Q&A: Reuben Koroma 

A Conversation With Reuben Koroma of Sierra Leone’s Refugee All Stars

ONLINE EXCLUSIVE: A Conversation With Reuben Koroma of Sierra Leone’s Refugee All Stars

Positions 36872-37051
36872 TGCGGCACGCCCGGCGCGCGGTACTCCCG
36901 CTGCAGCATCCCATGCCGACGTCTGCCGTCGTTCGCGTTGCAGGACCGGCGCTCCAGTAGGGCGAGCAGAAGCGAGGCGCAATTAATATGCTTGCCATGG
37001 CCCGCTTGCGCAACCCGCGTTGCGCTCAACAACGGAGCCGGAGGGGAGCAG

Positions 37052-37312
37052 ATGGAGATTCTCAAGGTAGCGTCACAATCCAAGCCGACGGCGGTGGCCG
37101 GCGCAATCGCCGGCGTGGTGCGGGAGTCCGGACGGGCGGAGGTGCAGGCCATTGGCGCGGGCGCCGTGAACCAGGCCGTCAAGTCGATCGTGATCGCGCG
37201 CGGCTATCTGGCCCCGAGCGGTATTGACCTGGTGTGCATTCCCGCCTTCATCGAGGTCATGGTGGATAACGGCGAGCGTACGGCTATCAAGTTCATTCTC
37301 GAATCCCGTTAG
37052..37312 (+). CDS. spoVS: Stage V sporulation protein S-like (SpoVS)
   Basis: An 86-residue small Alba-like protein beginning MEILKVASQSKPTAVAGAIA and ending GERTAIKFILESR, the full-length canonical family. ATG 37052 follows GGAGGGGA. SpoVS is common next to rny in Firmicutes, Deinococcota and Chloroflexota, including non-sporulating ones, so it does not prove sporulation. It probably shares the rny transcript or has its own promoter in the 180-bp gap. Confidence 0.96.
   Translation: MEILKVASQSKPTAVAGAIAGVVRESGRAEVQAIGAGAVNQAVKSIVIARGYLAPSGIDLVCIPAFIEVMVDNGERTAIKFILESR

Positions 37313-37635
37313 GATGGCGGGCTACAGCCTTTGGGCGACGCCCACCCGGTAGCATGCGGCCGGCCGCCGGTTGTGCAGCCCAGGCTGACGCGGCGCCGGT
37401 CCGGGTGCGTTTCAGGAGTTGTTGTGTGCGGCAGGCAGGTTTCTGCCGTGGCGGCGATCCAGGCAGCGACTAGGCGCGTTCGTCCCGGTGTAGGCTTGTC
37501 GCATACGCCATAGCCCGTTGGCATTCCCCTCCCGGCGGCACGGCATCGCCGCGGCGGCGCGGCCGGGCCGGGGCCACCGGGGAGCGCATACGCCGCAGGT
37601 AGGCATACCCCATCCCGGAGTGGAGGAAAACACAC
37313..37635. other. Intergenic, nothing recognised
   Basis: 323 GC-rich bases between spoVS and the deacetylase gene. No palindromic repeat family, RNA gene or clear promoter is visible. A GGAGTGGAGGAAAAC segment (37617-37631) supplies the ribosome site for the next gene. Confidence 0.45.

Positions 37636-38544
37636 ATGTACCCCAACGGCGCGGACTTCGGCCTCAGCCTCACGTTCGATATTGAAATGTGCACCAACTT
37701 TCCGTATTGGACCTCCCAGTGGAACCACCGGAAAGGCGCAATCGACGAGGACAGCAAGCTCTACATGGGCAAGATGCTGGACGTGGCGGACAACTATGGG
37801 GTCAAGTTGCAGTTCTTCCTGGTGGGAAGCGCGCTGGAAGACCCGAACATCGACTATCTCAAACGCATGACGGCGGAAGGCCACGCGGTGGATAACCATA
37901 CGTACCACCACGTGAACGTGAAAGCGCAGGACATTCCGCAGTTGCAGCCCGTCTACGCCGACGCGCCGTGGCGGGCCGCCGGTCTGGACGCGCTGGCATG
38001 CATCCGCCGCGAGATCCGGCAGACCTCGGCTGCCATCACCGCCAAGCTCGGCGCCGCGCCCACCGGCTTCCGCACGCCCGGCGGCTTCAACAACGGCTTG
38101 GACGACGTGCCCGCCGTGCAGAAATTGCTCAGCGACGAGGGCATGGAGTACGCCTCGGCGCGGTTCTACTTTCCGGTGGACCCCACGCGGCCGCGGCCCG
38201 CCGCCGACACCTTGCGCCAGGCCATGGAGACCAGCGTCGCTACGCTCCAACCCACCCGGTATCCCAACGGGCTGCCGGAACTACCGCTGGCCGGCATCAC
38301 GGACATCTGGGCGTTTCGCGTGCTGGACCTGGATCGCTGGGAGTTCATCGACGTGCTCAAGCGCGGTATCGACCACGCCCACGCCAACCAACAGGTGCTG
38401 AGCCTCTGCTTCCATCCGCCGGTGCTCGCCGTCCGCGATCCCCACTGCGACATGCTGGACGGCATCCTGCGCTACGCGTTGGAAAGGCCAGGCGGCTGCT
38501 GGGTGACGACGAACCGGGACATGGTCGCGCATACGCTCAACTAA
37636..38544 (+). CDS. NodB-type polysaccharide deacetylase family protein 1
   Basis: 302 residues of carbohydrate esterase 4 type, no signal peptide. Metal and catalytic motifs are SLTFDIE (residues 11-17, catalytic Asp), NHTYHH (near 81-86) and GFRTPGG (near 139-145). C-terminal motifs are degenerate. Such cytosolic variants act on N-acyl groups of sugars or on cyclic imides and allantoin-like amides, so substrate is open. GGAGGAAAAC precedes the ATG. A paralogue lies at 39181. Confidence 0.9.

Jack Silverman: The Refugee All Stars played Bonnaroo in June, as well as other dates in the U.S. How was your reception? Reuben Koroma: Well it was something amazing. I really enjoyed that. Every artist is praying for that. When you create something, you like people to love it and appreciate it. JS: Did you feel you were getting your message across? RK: I think so. Sometimes after the performances people would meet with me and give me positive reaction. I think people understand the music. JS: What do you hope to accomplish with the music? RK: What I hope to achieve is to let people know that war is not good. The refugee situation is caused by war. The consequences of war are never good for any human beings. So I believe my music will help to minimize conflicts, and help people to understand that making war is not the best way possible. Man should find other means for solving problems other than fighting and killing innocent people. JS: What do you think of the American leaders? RK: What I have to say is that I don’t like war. I believe the Americans are trying to propagate democracy, by which the average human being should be free to express his mind. It’s sometimes very difficult to combat arrogance. But what I have to say is that war is not good—ever. I don’t think going to war will ever solve situations. That’s why we sing, “When two elephants are fighting, the grass dem a-suffer.” Going to war will provoke more situations and will lead to the killing of innocent people, people who are not concerned. That’s why in one of my songs I sing, “Which is the position of the civilian?”  I just don’t agree with war. JS: Do the actions of America’s government affect your opinion of Americans? RK: Americans are many. I don’t think I can judge the Americans by one man’s behavior. I have been to America once, twice, thrice. I am judging America according to the behavior of the average Americans. Americans are open. They like people. I don’t judge Americans by their leader. I judge Americans by the Americans. JS: Do you think America should be doing more in Darfur? RK: Yeah! This is part of my message. Everybody in the world is a citizen of the world. I believe that not everybody could be rich. Not everybody could be powerful. Not everybody could be wise. So the wise people should help those who are not wise. The rich people should help those who are poor. The strong people should help those who are lazy. Wise people should not fool those who are fools. And rich people should not be greedy and take from the people. And the strong people should not bully the lazy people. They should rather protect them. JS: How are things in Sierra Leone right now? RK: Things are really peaceful in Sierra Leone right now. I’m very glad that I’m back, and very happy that I met some of my loved ones and good friends. I’m so much happy. I waited a long time. JS: Have you been reunited with family members since returning? RK: I lost my father in the conflict. I have been reunited with my three sisters. I am very much happy to meet them again. They are all alive. JS: What are your musical influences? RK: My father was a traditional musician. I used to listen Fela Kuti’s music, I used to listen to Dr. Nico’s music...many African musicians.  Baaba Maal’s music, Youssou N’Dour, and this guy Alpha Blondy, Lucky Dube. And I listened to Bob Marley, Gregory Isaac, Burning Spear. JS: Are you religious? RK: Well, anyway, I believe in God. But religion is just a division. JS: Did your faith ever waiver? RK: I always believe in God. And I believe all that I am experiencing right now, all that has happened to me, is destiny. It’s God. Because when I look at my family background, I come from a very poor family. I was not expecting that I would one day be in America. I was not expecting that I would one day be heard by the Americans. But it all happened because God has really destined that. JS: How was your experience with the recording industry? RK: It’s really a strange experience, because I’ve never been into the studio before. In fact, it’s only because the people I met with, the filmmakers, are very much righteous, honest. It’s their attitude that makes me believe that Americans can be good people. I don’t know anything about record labels, or anything. If they had been people who are dishonest or cheats, I wouldn’t have known anything. I’m very thankful to the filmmakers. They are very honest. They showed me all the business. JS: Have you started making enough money that you can help out your family? RK: Very much. When I signed, the record label they gave me an advance, big money. Back home I think it is a big responsibility. For the band members, their relatives, my relatives, everybody. It’s difficult, but I’m happy that I can help people. I have a lot of people in Conakry [Guinea]. When I come to Conakry, we lodge in the hotel. There are Sierra Leoneans who are still in Conakry hoping they will one day be resettled. In my hotel every morning, 10 or 15 would come, just so they could get a small thing to eat because they are suffering. It is a big responsibility. JS: Do you plan to stay in Sierra Leone? RK: Right now I’m trying to secure land in Freetown to try to build a home. After that I think I have to move to Ghana to my wife’s country.


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